November 19, 2013

Nortec Collective Concert

Nortec Collective a Grammy-nominated musical group from Tijuana, Mexico, will be in Eugene Nov. 22-23 to perform and screen their documentary film. The full band’s first visit to the Pacific Northwest is sponsored by the College of Education’s Department of Education Studies and numerous other organizations at the University of Oregon, among them Romance Languages.

The concert will take place at 8 p.m. Saturday, Nov. 23, at the historic McDonald Theatre in downtown Eugene. Tickets to the concert are $10 in advance or $15 at the door. For more information, visit any TicketsWest outlet or http://www.mcdonaldtheatre.com/tickets.html.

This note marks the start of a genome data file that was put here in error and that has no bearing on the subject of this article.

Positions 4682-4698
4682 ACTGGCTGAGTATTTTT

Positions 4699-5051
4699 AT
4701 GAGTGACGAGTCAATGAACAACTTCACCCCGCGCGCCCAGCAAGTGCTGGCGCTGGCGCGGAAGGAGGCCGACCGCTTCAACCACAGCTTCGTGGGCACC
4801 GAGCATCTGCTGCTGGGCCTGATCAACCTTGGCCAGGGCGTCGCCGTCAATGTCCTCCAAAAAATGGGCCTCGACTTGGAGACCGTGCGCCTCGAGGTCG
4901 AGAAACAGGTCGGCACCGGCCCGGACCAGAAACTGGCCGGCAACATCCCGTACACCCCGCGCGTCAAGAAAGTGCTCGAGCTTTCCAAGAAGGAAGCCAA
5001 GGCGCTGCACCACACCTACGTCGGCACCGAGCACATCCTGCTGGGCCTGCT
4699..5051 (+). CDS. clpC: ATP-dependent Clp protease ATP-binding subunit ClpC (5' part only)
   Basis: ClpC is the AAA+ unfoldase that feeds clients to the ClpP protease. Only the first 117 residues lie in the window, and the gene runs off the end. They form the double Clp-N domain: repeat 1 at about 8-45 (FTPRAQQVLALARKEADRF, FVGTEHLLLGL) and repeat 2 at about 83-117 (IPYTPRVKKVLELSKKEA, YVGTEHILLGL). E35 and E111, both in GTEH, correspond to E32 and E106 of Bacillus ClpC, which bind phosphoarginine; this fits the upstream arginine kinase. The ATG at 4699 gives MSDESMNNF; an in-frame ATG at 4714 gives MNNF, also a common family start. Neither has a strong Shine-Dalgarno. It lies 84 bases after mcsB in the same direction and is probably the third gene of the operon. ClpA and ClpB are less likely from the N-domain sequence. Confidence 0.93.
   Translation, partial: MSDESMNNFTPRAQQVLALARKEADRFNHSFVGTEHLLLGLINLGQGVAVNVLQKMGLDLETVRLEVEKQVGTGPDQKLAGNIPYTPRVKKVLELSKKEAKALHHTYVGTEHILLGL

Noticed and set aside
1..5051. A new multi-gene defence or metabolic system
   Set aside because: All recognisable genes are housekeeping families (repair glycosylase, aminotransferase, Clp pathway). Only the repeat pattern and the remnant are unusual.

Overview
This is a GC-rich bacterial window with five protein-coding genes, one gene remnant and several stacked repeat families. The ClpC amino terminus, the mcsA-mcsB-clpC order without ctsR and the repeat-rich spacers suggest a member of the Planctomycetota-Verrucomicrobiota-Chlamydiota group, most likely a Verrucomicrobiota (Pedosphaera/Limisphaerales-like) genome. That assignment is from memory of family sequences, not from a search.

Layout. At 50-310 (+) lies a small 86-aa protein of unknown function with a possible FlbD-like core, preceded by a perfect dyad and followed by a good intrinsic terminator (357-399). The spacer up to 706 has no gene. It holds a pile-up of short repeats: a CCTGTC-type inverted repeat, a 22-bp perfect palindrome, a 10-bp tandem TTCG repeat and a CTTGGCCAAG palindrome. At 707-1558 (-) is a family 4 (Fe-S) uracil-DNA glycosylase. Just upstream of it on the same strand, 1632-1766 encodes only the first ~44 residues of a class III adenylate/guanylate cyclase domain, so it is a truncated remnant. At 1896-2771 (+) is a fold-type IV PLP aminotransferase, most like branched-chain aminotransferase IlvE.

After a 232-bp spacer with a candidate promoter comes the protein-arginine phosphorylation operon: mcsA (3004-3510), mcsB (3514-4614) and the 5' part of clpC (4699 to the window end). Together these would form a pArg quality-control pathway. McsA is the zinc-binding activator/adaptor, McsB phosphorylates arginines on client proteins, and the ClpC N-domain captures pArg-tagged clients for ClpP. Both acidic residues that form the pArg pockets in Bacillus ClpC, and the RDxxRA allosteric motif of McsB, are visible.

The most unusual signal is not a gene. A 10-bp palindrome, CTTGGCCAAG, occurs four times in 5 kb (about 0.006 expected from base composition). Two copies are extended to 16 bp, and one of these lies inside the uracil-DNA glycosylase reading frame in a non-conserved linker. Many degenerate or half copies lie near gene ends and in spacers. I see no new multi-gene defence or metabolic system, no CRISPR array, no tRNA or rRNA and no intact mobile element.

Edward M. Olivos, a professor in the Department of Education Studies at the College of Education, was instrumental in bringing the group to Oregon. Although cultural sensitivity and appreciation is a key part of his program’s curriculum and a focus of many other organizations on campus, Olivos thought it was important to provide an authentic and fun event to promote these ideas.

“Misperceptions about Latin music often mirror those about Latino culture in general – narrow or old-fashioned at best, stereotypical at worst,” said Olivos. “Hosting Nortec Collective is a great way for us to show the community how modern, vital and relevant Latino culture is. Music can help shift perceptions through the shared cultural experience, particularly the music that is created along the U.S./Mexico border.”

About Nortec Collective